Alicia is using community science and traditional ecological knowledge to gather information about the presence of mobulid rays in the Canary Islands. She also hopes to establish the first regional photo-ID catalogue for the Chilean devil ray and the giant manta ray. Alicia wants to know which mobulid species occur in Canarian waters and when they frequent the area. Do some stay year-round? Do they observe seasonal patterns? And how are their populations connected to other regions of the Atlantic Ocean? She will use the information she gathers to increase public knowledge and local government support for the conservation and management of the rays.
I grew up in Madrid, Spain, far from the ocean. In summer, I was lucky enough to go on holiday with my family to the beach and I would often scan the horizon in the hope of seeing a whale blow. I always knew I wanted to dedicate my life to the study of the ocean, to explore and conserve it. I studied biology in Madrid, followed by an MSc in biodiversity and conservation at the University of Leeds in the UK. Here I discovered my passion for research, when I monitored the impact of a planned...
We aim to provide baseline information about the occurrence of mobulids in the Canary Islands through citizen science and traditional ecological knowledge and to establish the first regional photo-identification catalogue for sicklefin devil rays and oceanic manta rays. It is essential to increase local and governmental awareness about this group.
The lack of basic information about manta and devil rays in the Canary Islands is remarkable, considering their presence in these waters. There is not even solid information about where the species occur. What is the role of the Canary Islands in their ecology? This is key to understanding the conservation status of these endangered animals at a global level.
Little is known about manta and devil rays in the Canary Islands, but they do roam its waters. The first photographed mobulid in the archipelago, dating from 1931 and caught in Las Palmas harbour, was identified as an oceanic manta ray Mobula birostris. Three species are officially cited for these islands: oceanic manta ray, sicklefin devil ray M. tarapacana and giant devil ray M. mobular. Mobulids are sighted in the Canary Islands all year round, unlike in other regions, and big groups of sicklefin devil rays are seen at El Hierro island in summer. However, we still don’t understand the importance of the region for these species. The highly migratory and elusive nature of these animals makes them difficult to study, so increasing the research effort in places where they are easily encountered is crucial to their conservation. This project is the first mobulid-focused research to be undertaken in the Canary Islands and aims to fill this knowledge gap.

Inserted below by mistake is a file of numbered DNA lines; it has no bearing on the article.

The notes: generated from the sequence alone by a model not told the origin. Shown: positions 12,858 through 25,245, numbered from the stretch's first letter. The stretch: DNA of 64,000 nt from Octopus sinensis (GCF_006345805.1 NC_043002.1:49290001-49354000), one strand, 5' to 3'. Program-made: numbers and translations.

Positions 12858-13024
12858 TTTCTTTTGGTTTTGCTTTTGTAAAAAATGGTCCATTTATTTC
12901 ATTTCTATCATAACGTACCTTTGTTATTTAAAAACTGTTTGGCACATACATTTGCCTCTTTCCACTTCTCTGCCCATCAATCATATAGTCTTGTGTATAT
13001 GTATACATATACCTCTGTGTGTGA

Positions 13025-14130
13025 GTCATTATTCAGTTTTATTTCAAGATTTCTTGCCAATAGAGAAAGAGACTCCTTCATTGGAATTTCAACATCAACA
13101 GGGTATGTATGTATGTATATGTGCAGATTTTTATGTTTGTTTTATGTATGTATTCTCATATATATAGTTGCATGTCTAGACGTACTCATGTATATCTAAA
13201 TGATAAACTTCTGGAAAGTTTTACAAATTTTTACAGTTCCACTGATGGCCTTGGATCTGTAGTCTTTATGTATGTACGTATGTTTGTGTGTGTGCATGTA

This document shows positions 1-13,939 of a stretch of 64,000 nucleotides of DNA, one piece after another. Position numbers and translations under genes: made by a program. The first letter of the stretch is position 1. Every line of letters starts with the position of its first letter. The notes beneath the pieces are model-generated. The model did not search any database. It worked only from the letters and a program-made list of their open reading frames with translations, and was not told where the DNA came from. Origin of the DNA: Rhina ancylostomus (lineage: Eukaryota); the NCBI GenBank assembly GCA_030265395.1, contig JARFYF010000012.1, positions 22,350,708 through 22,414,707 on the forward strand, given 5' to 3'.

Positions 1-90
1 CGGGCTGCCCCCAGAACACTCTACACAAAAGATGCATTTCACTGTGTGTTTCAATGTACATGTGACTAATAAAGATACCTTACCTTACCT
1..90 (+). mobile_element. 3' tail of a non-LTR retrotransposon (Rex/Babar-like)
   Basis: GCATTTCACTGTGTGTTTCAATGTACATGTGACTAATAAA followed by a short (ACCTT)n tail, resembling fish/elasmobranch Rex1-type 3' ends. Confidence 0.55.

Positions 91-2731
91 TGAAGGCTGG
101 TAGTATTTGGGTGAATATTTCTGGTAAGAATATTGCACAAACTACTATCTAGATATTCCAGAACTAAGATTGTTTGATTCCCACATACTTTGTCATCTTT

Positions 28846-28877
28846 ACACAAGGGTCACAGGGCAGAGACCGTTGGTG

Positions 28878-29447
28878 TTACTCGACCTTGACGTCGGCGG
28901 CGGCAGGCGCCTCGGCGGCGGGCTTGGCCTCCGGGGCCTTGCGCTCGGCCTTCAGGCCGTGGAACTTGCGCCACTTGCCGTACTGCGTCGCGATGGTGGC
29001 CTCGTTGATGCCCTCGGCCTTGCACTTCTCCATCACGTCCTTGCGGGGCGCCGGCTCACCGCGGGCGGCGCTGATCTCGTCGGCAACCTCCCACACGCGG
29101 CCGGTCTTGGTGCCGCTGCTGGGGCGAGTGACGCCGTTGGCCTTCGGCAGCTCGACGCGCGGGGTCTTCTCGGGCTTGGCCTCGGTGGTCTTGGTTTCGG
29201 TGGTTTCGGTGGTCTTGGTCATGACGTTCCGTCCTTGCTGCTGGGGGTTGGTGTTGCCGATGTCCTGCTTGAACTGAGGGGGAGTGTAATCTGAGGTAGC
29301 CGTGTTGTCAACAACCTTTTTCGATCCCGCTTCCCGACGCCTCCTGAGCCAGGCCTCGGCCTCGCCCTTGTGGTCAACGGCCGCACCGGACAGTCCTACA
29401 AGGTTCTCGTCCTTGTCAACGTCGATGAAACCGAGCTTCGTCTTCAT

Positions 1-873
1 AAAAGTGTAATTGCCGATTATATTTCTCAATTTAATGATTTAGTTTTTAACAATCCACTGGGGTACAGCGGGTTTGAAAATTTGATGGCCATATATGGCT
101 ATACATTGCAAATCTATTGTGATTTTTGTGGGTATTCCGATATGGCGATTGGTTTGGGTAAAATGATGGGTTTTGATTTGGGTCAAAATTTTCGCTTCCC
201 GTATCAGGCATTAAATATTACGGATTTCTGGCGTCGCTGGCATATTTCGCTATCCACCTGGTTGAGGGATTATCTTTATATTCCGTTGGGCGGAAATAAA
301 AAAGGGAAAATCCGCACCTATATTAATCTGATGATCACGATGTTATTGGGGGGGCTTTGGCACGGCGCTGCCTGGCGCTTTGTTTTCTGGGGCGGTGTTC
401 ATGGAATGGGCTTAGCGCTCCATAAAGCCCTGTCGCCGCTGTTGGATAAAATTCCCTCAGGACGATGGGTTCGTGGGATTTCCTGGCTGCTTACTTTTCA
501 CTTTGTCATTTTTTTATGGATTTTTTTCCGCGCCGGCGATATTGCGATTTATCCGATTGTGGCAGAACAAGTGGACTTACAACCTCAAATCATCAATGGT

Citizen science is widely used in research into charismatic species, helping to make significant advances in a broad range of studies. Scientists rely upon the general public to be their ‘eyes and ears’ and to observe the target species in locations they cannot reach. Citizen science presents an opportunity for regular monitoring to be conducted while actively engaging local communities in conservation, and it is the pillar of our project. Photo identification helps us to understand when, where and why different species occur. By creating photo-identification catalogues where species aggregate, such as in the Azores and the Canary Islands, and by collaborating with similar projects in other regions, we can unveil movement patterns and connectivity and ultimately work for the conservation of these species.
Outside the USA, The Bahamas is the only place where Critically Endangered smalltooth sawfish can reliably be found. Tristan wants to ensure that protection measures in The Bahamas are understood and enforced as far as sawfish are concerned to close the current gap between policy and the people. He’ll be using aerial surveys, sonar and BRUVs, combined with interviews that draw on local knowledge, to identify essential sawfish habitats that need protection. Engaging with the community through workshops and by training students and meeting with government, Tristan intends to advocate for smalltooth sawfish protection throughout The Bahamas’ territorial waters.
Steven and Kevin are using genetic techniques to understand how Caribbean reef shark populations are connected across the extent of their range. Populations of this Endangered shark are in decline generally, but where they are managed and there is effective protection, their numbers are stable. With the integration of the correct information, Steven and Kevin are convinced that we can give Caribbean reef sharks a better shot at recovery and population stabilisation. They will also explore any barriers to connectivity, looking to the future recruitment and recovery of these sharks.
With very little information available about Endangered sicklefin devil rays, their seasonal aggregations at sea mounts in the Azores give Sophie an opportunity to learn more about their lives. She will be collecting satellite-tracking data that show how they move in the Azores’ exclusive economic zone. The information she collects will be used to develop maps of how the rays are using the zone and to identify essential areas that multiple species use. With this information at hand, Sophie hopes her work can contribute to a network of marine protected areas.